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Wednesday, April 16, 2014
- "Where Are They?" is the title of an installation by Chilean artist Iván Navarro, prompting visitors to pick out, from a gigantic word search puzzle, the names of 332 agents who tortured and murdered opponents of the 1973-1990 dictatorship of General Augusto Pinochet.
The 35-year-old artist, who has lived in New York for a decade, is showing his work at the Centro Cultural Matucana 100 art gallery in the capital until Jan. 31.
Before entering the exhibition, each visitor is given the materials needed to experience the full impact of this show. These consist of two items: a booklet and a torch.
The booklet gives information about over 300 civilian and military collaborators of Pinochet, who staged the Sept. 11, 1973 coup that overthrew democratically elected socialist president Salvador Allende (1970-1973).
Over the 17 years the dictatorship lasted, more than 2,000 leftwing opponents were murdered, at least 28,000 were tortured, and another 1,183 fell victim to forced disappearance.
Pinochet died on Dec. 10, 2006 at the age of 91, without ever having been convicted of any of the human rights violations and corruption charges he was facing. So far, most of the agents of his regime have also escaped conviction.
The information was taken from files belonging to the Christian Churches’ Social Aid Foundation (FASIC).
A walkway built by Navarro takes visitors directly up to the second floor of the gallery, from which they can see the whole of the first floor, an area of nearly 800 square metres.
Down below, the artist installed a huge grid of light-reflecting letters in near total darkness. Visitors must shine their torches to find the names on the list, including Pinochet’s.
The title of the exhibition "Where are they?" echoes the anguished cry still voiced by the relatives of the "disappeared".
Navarro’s intention is to focus people’s attention this time on the perpetrators of the crimes committed during the dictatorship.
Death and repression are recurrent themes in the work of the young Chilean creator, whose brother Mario is also a recognised visual artist. Navarro has said in interviews that some of his relatives were victims of the Pinochet regime.
Another feature of his work is his use of electric light as a powerful transmitter of ideas and emotions. His piece "White Electric Chair", made out of fluorescent tubes, is a famous example.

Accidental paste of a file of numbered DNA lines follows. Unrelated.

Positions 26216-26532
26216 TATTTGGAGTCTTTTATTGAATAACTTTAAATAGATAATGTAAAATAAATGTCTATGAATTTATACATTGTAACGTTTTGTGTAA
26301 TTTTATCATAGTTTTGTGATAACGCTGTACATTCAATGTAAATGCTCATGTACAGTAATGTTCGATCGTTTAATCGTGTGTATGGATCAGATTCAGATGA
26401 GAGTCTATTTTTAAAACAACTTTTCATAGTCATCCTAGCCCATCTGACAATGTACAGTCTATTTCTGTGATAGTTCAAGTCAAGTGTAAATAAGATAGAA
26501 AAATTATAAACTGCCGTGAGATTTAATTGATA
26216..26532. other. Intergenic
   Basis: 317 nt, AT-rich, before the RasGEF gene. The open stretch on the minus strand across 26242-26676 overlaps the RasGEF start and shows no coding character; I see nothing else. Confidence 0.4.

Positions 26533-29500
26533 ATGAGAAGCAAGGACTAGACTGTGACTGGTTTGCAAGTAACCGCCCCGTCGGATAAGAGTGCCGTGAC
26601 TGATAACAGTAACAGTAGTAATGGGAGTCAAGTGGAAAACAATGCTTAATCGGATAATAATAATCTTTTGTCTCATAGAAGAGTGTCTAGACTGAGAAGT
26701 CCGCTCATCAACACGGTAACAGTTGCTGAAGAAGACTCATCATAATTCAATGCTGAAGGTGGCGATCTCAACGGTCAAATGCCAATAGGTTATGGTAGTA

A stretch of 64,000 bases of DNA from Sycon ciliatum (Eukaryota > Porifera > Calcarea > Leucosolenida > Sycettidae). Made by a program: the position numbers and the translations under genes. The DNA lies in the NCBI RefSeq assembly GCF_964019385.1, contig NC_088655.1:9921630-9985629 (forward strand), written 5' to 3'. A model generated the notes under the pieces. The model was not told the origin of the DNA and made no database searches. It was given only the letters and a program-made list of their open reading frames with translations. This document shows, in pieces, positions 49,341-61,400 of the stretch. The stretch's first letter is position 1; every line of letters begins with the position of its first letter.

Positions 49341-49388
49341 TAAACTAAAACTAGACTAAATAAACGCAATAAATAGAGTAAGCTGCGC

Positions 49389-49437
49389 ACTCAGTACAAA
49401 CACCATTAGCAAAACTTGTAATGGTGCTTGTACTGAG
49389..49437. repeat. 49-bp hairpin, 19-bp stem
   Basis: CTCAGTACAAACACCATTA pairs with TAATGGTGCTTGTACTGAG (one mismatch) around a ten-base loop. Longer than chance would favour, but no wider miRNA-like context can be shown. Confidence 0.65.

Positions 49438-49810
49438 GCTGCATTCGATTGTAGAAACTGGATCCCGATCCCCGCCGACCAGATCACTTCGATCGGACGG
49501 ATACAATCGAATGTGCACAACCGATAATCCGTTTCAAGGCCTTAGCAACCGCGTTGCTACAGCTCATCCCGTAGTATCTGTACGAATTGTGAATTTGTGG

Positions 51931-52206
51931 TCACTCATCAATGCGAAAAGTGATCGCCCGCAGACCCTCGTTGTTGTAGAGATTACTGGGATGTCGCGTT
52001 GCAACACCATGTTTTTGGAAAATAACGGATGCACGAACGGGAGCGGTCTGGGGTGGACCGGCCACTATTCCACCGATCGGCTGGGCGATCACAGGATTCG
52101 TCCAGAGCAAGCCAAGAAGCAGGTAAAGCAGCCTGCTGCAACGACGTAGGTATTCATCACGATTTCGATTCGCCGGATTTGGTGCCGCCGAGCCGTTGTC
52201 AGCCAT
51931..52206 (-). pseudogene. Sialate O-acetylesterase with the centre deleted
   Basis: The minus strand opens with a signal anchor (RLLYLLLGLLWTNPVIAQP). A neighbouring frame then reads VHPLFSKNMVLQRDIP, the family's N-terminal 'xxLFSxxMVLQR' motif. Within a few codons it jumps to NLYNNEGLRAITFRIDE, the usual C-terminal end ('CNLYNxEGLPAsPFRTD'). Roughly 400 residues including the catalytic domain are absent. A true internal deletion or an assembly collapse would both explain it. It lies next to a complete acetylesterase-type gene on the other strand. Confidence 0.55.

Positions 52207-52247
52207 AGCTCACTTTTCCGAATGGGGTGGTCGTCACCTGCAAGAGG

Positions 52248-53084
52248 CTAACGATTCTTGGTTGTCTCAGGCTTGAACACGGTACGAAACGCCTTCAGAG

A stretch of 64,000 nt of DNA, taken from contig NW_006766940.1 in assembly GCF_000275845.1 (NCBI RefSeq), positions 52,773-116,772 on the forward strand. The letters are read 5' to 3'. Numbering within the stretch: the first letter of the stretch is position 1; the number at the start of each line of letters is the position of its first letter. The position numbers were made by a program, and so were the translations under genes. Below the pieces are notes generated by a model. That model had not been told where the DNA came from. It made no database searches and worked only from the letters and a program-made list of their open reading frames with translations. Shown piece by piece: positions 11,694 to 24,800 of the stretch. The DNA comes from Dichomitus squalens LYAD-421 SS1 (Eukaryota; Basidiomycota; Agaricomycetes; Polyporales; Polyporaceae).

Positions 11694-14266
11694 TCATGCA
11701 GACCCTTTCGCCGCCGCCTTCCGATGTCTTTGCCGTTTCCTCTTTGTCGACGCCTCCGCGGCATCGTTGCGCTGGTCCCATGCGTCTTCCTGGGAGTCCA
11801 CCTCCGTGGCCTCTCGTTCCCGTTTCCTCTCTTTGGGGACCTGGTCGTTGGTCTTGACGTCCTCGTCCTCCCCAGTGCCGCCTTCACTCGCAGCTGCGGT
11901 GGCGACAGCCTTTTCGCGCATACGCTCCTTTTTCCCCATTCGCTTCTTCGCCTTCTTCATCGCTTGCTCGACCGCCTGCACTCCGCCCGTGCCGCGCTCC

Navarro is regarded as the most promising figure in contemporary Chilean art. His work is exhibited in prestigious international galleries and sells for large sums of money.
A significant precedent for "Where Are They?" is "Criminal Ladder", a 10-metre high sculpture created by Navarro for the North Dakota Museum of Art in the United States.
The inspiration for this piece was the helicopter ladders from which the bodies of the "disappeared" were thrown into the sea. The rungs list over six hundred names of those who carried out the killings.
The torch light picks out names like Sergio Arellano Stark, an army general who led the bloody Caravan of Death, a special squad that flew by helicopter around the country after the 1973 coup and summarily executed 72 political prisoners.
Then there is Álvaro Corbalán, Raúl Iturriaga Neumann, Miguel Krassnoff, Marcelo Morén Brito and Hugo Salas Wenzel, all former members of the military under prosecution, or convicted, for cases of serious human rights violations.
The entries in the visitors’ book are an apt description of the effect of the interactive installation on its viewers. "Horrifying," "grim" and "rather distressing" are some of the comments.
It took Manuel Díaz, 46, only a few minutes inside the exhibition hall to find a meaning for the display.
"Before going inside I had no idea what the exhibition was about. I was intrigued by the booklet and torch. At first you don’t understand anything, but when you shine your torch the meaning of it all hits you," he told IPS on his way out.
"Though they hide in the dark, they will always know that they can’t hide from themselves, because every day their inner voice will remind them of what they did to others," he wrote in the visitors’ book.
Díaz associated the light from the torch with the probing conscience of the perpetrators of oppression themselves, which will keep them from ever forgetting what happened. "It’s the worst punishment they could have," he said.
"I felt a slight chill when I started to link up letters and see the names. It was like walking along a street and suddenly meeting one of them going about among us calmly and with self-confidence, as if half camouflaged," wrote another visitor.
Meanwhile at another Santiago art venue, the Moro Gallery, another work of Navarro’s connected with the military dictatorship is on exhibition. This one is titled "Proposal for a Monument to Víctor Jara," the Chilean songwriter and singer who was detained at the National Stadium in 1973, severely tortured and then killed.
A video clip by Navarro is projected on to the bare white wall of a small viewing room. It shows a couple with their faces covered in hoods, reciting the lyrics of "National Stadium", the last song Jara wrote, only hours before he died. Jara himself was never able to sing it.